One of Japan's top pharmaceutical companies, Eisai (OTC: ESALY.PK), has withdrawn its application to get its Alzheimer's drug, Aricept, approved for severe cases of the disease in Europe.

Aricept, the top-selling treatment for mild to moderate symptoms of Alzheimer's in most countries around the world, is also permitted for treatment of moderate to severe iterations in the U.S., India, New Zealand, and the Philippines.

There's no cure for Alzheimer's, but Aricept and other such treatments, like Forest Labs' (NYSE:FRX) Namenda, delay its progression by allowing for improved cognitive ability. Co-marketed with Pfizer (NYSE:PFE), Aricept is currently the only drug that is authorized to treat the full spectrum of Alzheimer's symptoms.

Eisai has been under assault on a number of fronts lately. British health regulators at the National Institute for Health and Clinical Excellence have decided to stop paying for various Alzheimer's drugs because they're too expensive. Eisai, Pfizer, and Forest Labs, along with Johnson & Johnson (NYSE:JNJ) and Novartis (NYSE:NVS) (among others), have said they will challenge the ruling.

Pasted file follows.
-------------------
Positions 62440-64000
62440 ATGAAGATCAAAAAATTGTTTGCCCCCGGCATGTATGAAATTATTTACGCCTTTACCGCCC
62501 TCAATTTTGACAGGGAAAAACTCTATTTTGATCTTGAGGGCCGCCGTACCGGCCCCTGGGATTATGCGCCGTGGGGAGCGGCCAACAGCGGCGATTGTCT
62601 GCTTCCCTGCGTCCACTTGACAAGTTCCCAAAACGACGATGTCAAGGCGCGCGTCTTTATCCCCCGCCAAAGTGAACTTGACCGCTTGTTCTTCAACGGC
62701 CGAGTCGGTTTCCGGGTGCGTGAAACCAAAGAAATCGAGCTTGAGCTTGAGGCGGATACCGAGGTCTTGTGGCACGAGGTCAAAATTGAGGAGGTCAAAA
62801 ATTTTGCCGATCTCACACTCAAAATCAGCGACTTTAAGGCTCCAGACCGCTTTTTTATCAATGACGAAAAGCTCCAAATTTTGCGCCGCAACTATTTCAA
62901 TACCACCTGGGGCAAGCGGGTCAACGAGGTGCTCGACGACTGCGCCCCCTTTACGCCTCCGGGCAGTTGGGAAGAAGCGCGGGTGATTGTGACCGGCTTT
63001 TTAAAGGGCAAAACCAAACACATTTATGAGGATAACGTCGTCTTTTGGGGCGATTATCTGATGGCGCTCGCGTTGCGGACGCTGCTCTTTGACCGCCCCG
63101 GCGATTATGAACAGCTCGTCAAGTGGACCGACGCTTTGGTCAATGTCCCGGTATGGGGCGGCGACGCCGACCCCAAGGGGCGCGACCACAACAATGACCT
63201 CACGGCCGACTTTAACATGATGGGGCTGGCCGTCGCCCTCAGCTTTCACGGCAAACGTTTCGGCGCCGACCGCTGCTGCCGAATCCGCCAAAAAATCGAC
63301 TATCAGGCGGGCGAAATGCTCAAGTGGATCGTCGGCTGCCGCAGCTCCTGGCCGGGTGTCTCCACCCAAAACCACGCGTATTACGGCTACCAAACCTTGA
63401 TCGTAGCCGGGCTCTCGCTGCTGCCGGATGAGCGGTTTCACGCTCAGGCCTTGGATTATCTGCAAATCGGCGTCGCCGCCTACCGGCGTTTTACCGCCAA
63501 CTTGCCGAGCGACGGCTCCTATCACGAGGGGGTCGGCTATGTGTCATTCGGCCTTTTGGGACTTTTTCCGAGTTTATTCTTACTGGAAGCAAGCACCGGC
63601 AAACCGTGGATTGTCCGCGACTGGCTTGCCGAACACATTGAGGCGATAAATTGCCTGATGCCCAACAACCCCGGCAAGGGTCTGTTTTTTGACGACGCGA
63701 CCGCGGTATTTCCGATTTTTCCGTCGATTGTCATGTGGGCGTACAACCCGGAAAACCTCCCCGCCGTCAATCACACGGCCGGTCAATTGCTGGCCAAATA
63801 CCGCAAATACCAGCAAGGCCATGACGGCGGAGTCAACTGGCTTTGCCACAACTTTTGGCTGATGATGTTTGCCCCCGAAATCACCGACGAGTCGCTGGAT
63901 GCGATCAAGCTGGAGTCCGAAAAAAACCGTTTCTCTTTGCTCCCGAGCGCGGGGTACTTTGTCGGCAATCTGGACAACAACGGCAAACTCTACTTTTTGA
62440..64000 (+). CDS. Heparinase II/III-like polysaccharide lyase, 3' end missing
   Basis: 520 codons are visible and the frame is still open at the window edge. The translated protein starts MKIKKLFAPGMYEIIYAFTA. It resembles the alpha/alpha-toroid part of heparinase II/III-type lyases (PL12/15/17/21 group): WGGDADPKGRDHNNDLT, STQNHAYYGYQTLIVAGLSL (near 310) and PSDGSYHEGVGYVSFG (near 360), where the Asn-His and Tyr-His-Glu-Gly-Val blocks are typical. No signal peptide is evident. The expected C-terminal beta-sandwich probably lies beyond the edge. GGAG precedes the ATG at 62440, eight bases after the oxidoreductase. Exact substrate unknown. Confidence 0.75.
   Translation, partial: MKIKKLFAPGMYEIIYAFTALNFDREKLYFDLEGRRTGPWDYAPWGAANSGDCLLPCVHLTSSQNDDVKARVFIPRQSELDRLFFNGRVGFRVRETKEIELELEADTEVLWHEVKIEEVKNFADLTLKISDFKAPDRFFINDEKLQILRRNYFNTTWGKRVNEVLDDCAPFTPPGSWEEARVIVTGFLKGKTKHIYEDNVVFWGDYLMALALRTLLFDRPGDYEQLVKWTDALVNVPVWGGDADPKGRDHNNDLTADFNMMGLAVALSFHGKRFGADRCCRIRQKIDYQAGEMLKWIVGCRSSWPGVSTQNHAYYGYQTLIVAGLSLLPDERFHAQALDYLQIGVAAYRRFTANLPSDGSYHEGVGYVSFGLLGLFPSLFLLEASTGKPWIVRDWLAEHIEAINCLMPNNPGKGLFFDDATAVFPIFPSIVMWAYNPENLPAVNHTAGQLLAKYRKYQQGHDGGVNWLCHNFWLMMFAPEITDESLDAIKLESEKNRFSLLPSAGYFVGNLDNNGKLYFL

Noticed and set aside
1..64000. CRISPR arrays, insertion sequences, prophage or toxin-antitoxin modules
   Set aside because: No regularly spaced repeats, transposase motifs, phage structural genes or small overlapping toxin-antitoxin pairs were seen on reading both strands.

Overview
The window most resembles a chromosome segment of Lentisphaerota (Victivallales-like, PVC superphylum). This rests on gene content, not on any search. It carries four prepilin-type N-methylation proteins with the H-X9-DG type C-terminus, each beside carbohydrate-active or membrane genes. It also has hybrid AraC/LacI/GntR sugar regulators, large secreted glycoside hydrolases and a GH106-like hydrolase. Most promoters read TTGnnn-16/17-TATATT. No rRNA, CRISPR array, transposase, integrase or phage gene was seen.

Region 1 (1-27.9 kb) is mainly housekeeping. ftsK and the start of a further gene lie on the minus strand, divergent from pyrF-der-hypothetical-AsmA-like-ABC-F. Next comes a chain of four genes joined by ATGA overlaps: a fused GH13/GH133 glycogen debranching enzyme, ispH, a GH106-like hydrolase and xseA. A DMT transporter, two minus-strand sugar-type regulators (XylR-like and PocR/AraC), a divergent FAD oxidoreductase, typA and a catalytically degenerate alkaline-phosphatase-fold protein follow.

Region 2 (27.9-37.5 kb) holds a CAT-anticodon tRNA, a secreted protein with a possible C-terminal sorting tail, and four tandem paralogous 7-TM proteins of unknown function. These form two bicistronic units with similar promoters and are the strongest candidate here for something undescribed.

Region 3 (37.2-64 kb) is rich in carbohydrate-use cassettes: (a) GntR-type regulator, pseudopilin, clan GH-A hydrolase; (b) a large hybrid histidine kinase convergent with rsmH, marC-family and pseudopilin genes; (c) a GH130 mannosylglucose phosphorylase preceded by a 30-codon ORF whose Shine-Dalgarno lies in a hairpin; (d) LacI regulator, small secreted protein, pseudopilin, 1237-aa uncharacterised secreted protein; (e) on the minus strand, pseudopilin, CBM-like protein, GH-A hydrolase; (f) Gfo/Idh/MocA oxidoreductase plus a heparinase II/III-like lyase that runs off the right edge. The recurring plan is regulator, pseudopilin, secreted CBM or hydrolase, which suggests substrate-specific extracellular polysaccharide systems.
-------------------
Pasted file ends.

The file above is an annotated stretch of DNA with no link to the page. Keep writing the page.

Now Eisai may have trouble expanding Aricept's use in Europe. Regulators there want to see more data showing the drug leads to improvement in daily-life activities in patients with severe forms of dementia. That was part of the rationale behind England's NICE refusing to pay for treatments - the agency said there was not enough benefit for the cost to the health-care system. Europe's regulators, however, were satisfied with Aricept's ability to improve cognition.

While Eisai has withdrawn the application, it says that it will discuss the matter with the authorities for possible resubmission. The company originally had some technical deficiencies with its FDA application to expand treatment, but was able to correct them and successfully resubmit it for approval. Whether it can or will do so in Europe remains to be seen.

Although Eisai says the withdrawal will not affect its upcoming earnings report, it will need to expand the markets in which Aricept is used if it wants to continue growing. Patent protection will be expiring within a few years, which is noteworthy since this is a blockbuster drug that accounts for more than a third of Eisai's revenue.

It may not have been a body blow to Eisai, but the application withdrawal came at a particularly inopportune time.

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Fool contributor Rich Duprey owns shares of Eisai but does not own any of the other stocks mentioned in this article. You can see his holdings here. Pfizer is an Inside Value selection. The Motley Fool has a disclosure policy.